The crooks also have a tenuous deniability, said Stewart, since his analysis of Antivirus XP showed that it did, in fact, detect a very small number of threats. "They have some plausible deniability," he argued. "They could just say they didn't know that the program sucked so badly."
Useless security programs like Antivirus XP rely on their near-constant blizzard of pop-up warnings -- all faked -- to irritate or worry users enough to pay for the software. Only after paying for the program, then registering it, do the pop-ups stop.
The brazenness of the criminals' claims are astounding: On a PC running a pristine, just-installed copy of Windows, Stewart said that Antivirus XP "found" and "disinfected" more then 300 non-existent threats.
But while affiliates can make serious amounts of money, Stewart speculated that Bakasoftware's operator might be making even more. And not by just taking his cut of the money coming in.
"We think that Bakasoftware might just serve as a way to launder money," Stewart said, adding that there's some evidence that stolen credit cards are used by at least one affiliate member to pay for downloaded and installed copies of Antivirus XP. Even though the bulk of those payments are denied by the credit card companies, enough get through to launder significant sums. "From what we can tell, it looks like [Bakasoftware] may be doing this themselves," said Stewart, "and hiding a smaller volume of fraudulent money in the larger volume of legitimate credit card payments users are making for the software."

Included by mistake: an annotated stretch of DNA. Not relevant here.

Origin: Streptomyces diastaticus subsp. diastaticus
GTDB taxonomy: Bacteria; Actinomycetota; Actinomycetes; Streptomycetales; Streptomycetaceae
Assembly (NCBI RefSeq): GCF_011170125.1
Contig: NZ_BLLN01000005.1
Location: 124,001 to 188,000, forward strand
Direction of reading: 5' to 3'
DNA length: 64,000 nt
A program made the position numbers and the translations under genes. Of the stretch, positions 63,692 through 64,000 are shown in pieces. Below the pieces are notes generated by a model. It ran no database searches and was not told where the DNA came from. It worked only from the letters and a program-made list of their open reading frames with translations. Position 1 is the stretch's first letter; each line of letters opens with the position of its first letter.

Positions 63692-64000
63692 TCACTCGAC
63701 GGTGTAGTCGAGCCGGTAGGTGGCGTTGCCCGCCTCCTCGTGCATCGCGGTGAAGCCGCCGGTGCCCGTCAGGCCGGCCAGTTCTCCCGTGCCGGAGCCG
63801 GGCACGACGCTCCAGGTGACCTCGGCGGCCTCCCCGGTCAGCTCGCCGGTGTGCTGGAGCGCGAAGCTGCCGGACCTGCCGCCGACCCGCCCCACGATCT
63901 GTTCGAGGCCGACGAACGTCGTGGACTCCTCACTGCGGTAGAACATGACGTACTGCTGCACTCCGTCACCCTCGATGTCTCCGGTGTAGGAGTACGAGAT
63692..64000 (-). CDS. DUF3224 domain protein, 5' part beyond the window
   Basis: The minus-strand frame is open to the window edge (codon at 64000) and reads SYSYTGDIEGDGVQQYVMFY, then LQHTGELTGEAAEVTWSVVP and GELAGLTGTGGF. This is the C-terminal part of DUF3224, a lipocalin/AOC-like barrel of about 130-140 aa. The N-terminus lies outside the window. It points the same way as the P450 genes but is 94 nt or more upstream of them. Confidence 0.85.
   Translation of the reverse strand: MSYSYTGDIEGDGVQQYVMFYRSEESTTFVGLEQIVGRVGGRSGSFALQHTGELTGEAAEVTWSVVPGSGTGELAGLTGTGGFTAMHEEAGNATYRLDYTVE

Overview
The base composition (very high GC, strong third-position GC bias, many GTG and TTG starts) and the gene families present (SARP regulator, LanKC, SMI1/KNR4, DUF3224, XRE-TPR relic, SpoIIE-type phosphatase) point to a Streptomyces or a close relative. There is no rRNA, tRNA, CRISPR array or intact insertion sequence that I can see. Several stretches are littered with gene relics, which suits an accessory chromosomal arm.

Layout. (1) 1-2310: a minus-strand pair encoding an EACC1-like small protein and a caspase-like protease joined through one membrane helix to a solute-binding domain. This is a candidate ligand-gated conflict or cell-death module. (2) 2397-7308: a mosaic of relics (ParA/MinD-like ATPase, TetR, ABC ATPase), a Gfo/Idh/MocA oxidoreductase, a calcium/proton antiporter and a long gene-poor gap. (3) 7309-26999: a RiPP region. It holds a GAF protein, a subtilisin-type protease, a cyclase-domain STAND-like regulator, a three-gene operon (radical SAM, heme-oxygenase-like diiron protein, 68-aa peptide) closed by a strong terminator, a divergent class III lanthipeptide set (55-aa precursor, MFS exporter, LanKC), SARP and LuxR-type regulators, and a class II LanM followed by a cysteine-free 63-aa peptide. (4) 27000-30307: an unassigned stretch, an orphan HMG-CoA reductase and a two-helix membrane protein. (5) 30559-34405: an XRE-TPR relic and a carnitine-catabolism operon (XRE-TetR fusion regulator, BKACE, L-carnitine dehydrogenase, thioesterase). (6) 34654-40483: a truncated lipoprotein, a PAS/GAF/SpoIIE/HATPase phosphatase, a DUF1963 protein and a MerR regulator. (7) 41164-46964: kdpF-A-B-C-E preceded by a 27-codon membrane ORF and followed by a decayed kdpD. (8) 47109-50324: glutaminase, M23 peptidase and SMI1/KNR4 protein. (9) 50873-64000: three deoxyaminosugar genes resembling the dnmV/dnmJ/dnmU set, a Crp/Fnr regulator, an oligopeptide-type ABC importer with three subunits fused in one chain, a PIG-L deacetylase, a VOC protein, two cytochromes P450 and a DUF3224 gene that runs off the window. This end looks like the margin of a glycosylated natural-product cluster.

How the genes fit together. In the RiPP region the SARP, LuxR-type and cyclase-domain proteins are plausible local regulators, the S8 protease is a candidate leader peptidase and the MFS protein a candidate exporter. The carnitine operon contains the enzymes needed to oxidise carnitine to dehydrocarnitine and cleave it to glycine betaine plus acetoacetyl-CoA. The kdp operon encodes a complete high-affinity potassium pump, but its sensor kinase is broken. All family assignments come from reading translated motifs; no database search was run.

The Bakasoftware operation continues, Stewart said. "I don't think they've noticed our investigation," he said. But stopping even one affiliate program, much less the scores that are active, is nearly impossible.
"The best way to make money as a criminal is to set up an affiliate program of some kind, then get someone else to do the dirty work," said Stewart. "They don't even need to work hard at it" to make plenty of money.